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Published: August 8th 2014
Today I went to Kumi University in Nyero with Dr Stephen. He works at the University clinic on Mondays and Fridays because they are so busy those days and at Freda Carr Hospital the rest of the week.
I met him at his house in Nyero in the morning and then we walked to the university. The university clinic sees all people from around the town not just people at the university. The clinic was very nicely set up and more updated than Freda Carr or the rest of the places we have been at. We were very busy. The clinic doesn't see much malaria so it was really interesting seeing the variety of patients.
One man came in who was in congestive cardiac failure. He had multiple problems. He was in his 30s or 40s. He was skin and bones and so you could actually see his heart beat through his intercostal spaces. His heart was severely enlarged as well. We could tell just by looking at it beating through his ribs that there was a problem. Not only was his heart severely enlarged but as we listened we could hear a heart murmur. Amongst that
he probably had some kind of viral infection due to his CBC counts, stomach pain, severe hypertension, and pitting edema or oedema as they call it here.
Side note: They use British English spellings for words instead of America English. They were colonized by Britain and so their medicine comes from their as well. They add an extra O or A onto vowels. Oedema, Anaemic, paediatrics, gynaecological, oesophagus ... So it is called GORD instead of GERD here. I found that quite amusing.
Another patient we saw was a little boy who was 6. He was severely malnourished. At the age of 6 he weighed 11 kg which is around 24 lbs. He was diagnosed "Failure to Thrive". We spent a great deal of time with this patient and his father. The father and son had been to the doctors multiple times in the past couple years for this little boy but they couldn't figure out what was causing the malnourishment. Africa has so many things that could cause this... HIV, malaria, hepatitis, worms, etc He had been counseled on food groups, how much he needed to eat, etc. but the boy still wasn't getting the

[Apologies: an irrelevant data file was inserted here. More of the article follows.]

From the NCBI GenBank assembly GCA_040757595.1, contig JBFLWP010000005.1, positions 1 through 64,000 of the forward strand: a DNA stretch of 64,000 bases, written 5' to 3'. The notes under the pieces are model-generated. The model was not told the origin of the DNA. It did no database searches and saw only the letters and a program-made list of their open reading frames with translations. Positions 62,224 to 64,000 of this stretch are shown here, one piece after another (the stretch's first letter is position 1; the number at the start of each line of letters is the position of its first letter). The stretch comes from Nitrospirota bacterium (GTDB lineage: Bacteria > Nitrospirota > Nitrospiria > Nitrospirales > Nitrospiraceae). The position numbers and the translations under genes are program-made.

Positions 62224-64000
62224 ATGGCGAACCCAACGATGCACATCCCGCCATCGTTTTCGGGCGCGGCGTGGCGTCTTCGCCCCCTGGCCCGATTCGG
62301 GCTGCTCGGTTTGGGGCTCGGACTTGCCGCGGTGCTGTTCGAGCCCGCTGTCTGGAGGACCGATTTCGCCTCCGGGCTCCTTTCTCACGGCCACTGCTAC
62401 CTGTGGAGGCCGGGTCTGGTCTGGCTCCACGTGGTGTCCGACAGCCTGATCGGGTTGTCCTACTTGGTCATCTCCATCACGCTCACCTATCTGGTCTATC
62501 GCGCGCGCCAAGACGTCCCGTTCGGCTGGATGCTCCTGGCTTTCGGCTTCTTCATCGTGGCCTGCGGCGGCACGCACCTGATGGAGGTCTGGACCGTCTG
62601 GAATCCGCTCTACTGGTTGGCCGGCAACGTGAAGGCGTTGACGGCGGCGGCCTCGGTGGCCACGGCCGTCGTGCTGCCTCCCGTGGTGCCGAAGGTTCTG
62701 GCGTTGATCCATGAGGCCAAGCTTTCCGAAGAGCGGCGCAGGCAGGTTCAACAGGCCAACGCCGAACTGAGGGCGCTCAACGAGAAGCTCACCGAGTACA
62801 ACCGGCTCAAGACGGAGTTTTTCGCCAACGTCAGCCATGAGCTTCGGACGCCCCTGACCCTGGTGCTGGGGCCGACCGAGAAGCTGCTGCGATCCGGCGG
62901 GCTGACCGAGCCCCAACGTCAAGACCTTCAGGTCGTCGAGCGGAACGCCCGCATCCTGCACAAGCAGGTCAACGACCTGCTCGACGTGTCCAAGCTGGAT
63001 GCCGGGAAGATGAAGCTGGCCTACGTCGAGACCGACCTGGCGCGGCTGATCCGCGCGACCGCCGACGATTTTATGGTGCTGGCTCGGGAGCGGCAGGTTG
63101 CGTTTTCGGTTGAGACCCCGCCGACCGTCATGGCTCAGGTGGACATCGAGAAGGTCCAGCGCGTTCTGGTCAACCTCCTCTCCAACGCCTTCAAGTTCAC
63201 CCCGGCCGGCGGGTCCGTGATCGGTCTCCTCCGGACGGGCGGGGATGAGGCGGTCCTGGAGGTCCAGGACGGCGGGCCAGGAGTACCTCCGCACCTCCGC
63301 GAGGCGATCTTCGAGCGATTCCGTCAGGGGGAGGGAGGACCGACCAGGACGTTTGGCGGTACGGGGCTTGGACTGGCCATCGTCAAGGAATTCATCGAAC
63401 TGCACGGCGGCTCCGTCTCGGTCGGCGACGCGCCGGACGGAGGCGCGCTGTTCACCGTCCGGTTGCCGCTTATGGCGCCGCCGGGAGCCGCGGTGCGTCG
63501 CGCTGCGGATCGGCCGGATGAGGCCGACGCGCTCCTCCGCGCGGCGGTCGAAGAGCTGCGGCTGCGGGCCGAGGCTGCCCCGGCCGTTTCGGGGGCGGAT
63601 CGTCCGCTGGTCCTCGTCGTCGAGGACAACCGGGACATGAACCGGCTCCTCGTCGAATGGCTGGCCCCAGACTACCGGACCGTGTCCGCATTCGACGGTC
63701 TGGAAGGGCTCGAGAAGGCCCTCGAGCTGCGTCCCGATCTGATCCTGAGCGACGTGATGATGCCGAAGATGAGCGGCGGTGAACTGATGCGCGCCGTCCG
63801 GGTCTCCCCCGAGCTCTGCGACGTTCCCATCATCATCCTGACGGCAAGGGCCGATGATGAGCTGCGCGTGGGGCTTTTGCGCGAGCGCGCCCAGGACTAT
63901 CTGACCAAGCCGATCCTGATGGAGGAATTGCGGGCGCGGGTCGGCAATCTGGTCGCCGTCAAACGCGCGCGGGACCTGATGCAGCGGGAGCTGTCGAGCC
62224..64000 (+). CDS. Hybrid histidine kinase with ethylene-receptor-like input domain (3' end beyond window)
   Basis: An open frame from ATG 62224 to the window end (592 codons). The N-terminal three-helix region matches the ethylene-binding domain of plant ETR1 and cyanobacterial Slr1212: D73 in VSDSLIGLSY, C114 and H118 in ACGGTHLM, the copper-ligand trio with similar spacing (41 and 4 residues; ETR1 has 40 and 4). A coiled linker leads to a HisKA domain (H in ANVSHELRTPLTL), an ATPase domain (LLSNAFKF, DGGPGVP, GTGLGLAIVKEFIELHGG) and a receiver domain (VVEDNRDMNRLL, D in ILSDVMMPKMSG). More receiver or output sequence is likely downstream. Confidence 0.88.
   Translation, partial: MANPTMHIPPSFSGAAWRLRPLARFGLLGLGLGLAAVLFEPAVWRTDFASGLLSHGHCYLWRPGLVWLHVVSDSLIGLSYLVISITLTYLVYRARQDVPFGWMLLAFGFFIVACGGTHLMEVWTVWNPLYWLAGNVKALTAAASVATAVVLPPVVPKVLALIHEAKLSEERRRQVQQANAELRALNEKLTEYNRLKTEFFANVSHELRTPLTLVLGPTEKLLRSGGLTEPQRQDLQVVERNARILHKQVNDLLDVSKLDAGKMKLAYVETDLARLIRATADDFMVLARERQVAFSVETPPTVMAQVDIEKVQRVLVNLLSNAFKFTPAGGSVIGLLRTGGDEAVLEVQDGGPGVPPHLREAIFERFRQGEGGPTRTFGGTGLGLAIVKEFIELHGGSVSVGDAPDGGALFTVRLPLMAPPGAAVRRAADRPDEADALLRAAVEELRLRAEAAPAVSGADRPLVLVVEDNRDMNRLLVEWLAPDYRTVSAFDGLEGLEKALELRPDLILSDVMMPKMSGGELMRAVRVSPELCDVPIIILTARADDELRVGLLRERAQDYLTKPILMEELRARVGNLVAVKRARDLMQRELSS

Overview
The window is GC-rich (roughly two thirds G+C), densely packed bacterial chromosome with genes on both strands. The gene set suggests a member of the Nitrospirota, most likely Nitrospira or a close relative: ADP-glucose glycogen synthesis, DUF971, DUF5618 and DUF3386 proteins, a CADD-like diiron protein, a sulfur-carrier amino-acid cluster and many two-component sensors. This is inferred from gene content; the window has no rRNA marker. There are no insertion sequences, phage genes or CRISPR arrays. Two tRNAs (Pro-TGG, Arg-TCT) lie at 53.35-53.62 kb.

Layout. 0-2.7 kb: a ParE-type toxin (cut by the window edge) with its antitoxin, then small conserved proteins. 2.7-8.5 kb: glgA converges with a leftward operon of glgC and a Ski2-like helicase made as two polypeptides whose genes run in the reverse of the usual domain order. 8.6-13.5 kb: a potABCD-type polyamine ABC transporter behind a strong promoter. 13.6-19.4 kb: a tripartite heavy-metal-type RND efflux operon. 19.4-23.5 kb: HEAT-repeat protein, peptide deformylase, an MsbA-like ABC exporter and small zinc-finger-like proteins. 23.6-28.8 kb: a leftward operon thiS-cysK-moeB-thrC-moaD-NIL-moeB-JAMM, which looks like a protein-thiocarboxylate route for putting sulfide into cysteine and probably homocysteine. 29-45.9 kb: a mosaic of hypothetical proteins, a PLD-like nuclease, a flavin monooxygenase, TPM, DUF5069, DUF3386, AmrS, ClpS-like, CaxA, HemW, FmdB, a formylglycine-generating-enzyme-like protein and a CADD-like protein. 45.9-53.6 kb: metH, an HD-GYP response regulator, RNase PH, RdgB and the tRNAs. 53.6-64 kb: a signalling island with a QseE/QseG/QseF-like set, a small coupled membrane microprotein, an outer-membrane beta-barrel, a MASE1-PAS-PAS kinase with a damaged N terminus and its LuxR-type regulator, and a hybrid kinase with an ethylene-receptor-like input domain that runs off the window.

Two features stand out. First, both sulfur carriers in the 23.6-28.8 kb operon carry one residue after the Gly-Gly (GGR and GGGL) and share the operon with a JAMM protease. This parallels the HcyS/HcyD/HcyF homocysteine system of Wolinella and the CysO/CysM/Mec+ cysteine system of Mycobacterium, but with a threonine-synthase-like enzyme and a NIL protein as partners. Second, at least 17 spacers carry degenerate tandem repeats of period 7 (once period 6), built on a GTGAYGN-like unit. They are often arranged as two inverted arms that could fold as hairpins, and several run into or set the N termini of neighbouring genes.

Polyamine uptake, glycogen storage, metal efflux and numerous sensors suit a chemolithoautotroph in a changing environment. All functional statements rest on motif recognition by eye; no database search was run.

nutrition he needed. He was so malnourished that his skin was shedding and losing pigment. 😞
One of the last patients we saw had a severe case of shingles. They were everywhere. She had waited awhile to come in and I think this was the reason they said they had spread so intensely. They covered her face, neck and chest. You could tell how much pain she was in because when she would walk around she wouldn't bend her joints. It looked so painful.
After clinic, I went back to Nyero and hungout for a bit with Stephen at his home. It's a room that he rents behind a shop. He is a clinical officer which is three years of school here and somewhat equivalent to a P.A. in the states. He is applying right now for medical school though and will find out the week of the 21st if he gets accepted (which is another 5 years). This is a common process in Uganda. First Medical Officer, then Medical School. Regardless I got to interact with some of his neighbors which lead to interesting topics like politics and religion. This seems to be pretty common
here... Religion definitely is discussed quite often. Ugandans are very passionate about their religions. After the normal introductions and niceties, the next question is what is your Religion. Most people here are Catholic, Protestant or Muslim.... But mostly Christian of some sort.
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